The sythesizer based (there is plenty of guitar, too)sound of the album reminds one of the 80's perfectly. "Major Tom (continued)" is a moody instrumental that is every bit the equal of the hit single and was, if I recall correctly, the flipside of the single (a good choice, too). The last track on the album entitled "Silent Night" (no, it's not the Xmas song)is sung in German just as it was on the original German version of the album so there is one duplicate track here (it would have been nice to have the extended single version as well here). "The Noah Plan" differs for the English version as new overdubs and other parts were re-recorded for the U.S. version.

Wounded Bird has picked some odd titles to reissue in the past but, in this case, they made a terrific choice as the album hadn't really appeared on CD before (at least in the U.S.). The description for this title by Amazon is inaccurate--it states that this is a 2 CD set; it isn't. Instead, it has two albums--the original German version of the album (Schilling's native langauge)and the popular English version both on the same CD (the English version leads off the album).

The sound quality is pretty darn good--Wounded Bird's no frills approach means this gets what sounds like a flat transfer of the original mastertapes. This reissue comes, as do all things from Wounded Bird, without any notes on the album and nothing beyond a barebones booklet with the original credits for the album. I do wish that Wounded Bird would reissue this stuff like Real Gone or Omnivore with a booklet that has recording information on the album or artist as it is nice to read a bit about the making of the album. Heck, I would have done it for free (or a nominal fee).

Wounded Bird has also done a good job with the other two albums that Schilling released on Elektra/Warner back in the day but keep in mind they are presented in a no frills package just like this one and, since the music IS the most important part, it's nice to see all of these in print again after drifting in out-of-print space for so long.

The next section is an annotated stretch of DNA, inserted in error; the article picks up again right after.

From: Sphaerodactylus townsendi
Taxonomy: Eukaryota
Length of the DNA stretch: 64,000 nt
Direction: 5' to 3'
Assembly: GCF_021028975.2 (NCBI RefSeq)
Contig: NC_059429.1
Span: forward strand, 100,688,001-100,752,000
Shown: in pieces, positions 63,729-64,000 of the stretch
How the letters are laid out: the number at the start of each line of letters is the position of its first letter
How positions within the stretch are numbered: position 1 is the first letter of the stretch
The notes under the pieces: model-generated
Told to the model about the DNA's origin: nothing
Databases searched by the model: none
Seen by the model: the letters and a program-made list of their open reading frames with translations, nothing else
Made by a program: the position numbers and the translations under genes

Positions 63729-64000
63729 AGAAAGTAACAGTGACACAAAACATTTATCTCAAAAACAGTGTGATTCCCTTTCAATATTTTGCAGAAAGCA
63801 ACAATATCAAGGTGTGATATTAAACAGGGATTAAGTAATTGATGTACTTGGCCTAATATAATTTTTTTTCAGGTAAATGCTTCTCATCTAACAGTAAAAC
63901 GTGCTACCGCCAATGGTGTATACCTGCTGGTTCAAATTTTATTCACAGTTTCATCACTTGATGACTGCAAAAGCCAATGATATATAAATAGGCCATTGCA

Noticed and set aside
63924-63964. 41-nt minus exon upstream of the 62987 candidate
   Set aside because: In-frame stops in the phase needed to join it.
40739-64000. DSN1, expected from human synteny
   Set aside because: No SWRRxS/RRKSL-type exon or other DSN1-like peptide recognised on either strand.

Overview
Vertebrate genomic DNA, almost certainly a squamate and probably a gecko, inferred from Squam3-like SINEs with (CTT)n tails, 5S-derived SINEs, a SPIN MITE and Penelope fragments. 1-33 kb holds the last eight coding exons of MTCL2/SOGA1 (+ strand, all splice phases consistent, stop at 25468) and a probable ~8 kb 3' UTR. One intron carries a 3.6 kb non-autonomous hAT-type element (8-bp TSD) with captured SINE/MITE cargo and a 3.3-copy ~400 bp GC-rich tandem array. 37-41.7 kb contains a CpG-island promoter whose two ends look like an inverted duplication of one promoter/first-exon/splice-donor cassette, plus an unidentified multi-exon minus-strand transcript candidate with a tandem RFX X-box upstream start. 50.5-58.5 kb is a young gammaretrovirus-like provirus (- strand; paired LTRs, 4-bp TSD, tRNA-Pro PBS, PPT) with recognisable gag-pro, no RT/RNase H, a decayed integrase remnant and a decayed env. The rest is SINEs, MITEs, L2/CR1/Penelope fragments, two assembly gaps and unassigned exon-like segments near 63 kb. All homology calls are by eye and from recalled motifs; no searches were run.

Supernatural: Season 9 [Blu-ray]
Supernatural: Season 9 [Blu-ray]
DVD ~ Jared Padalecki
Price: $39.98
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4.0 out of 5 stars The ninth season finds the series on stable ground as Sam and Dean deal with the angels and demons...can't they just get along?, September 28, 2014
After a wobbly sixth season "Supernatural" gradually steadied itself and was able to walk away from confrontations with demons, angels and all manner of supernatural creatures and be perfectly satisfying.

SPOILERS:

At the end of the eighth season Sam was moratally injured completing the tasks that would allow Sam to close the gates to Hell. Metatron tricked Castiel to help engineer the closure of Heaven and all of the angels being thrown to Earth. Castiel loses his grace when Metatron robs him of it to power the closure of Heaven making him mortal.

At the beginning of season nine Sam is dying. Dean pleads with any angel within ear shot to help his brother. Dean accepts the help of one angel named Ezekiel(Battlestar:Galatcia's Tahmoh Penikett)who agrees to help Sam heal but must inhabit his body--both will heal in the process but Sam CAN'T know that the angel is there or he might cast him out and Sam will die. The holy grail here is the weapon that Cain used to kill Abel. Dean needs this weapon to kill Abadon.

The ninth season wasn't flawless--there were a couple of episodes that did little more than tread water or that were weak including "Bloodlines" a misguided backdoor pilot for another series. It's the least involving episode with Sam and Dean very much peripheral characters and a not very compelling generic plot that could have played out on ANY other horror/thriller series.

The ninth season on blu-ray like the previous 8 squeezes 5 to 6 episodes per BD50 (dual layered disc). As with preivous seasons, whomever is doing the compression work during the transfer has done a pretty darn good job as there isn't much in the way of compression artifacts visibe. Is it perfect? No. Ideally, this should have about 4 to 5 episodes per disc but the presentation is quite pleasing with accurate color, nice detail and depth.

The audio is presented in 5.1 DTS-HD, Spanish 2.0 with subtitles in English, Spanish and French.

Special features are pretty good for this season as well. We get the Comicon appearance by the cast and members of the crew from last year. We also get six unaired scenes cut for time. Commentary tracks aren't generous but decent-- we get three commentaries including one with fan favorite Mark Shepard (who plays Crowley). The epsiodes with commentary tracks are "Blade Runners", "Mother's Little Helpers" and "Bloodlines".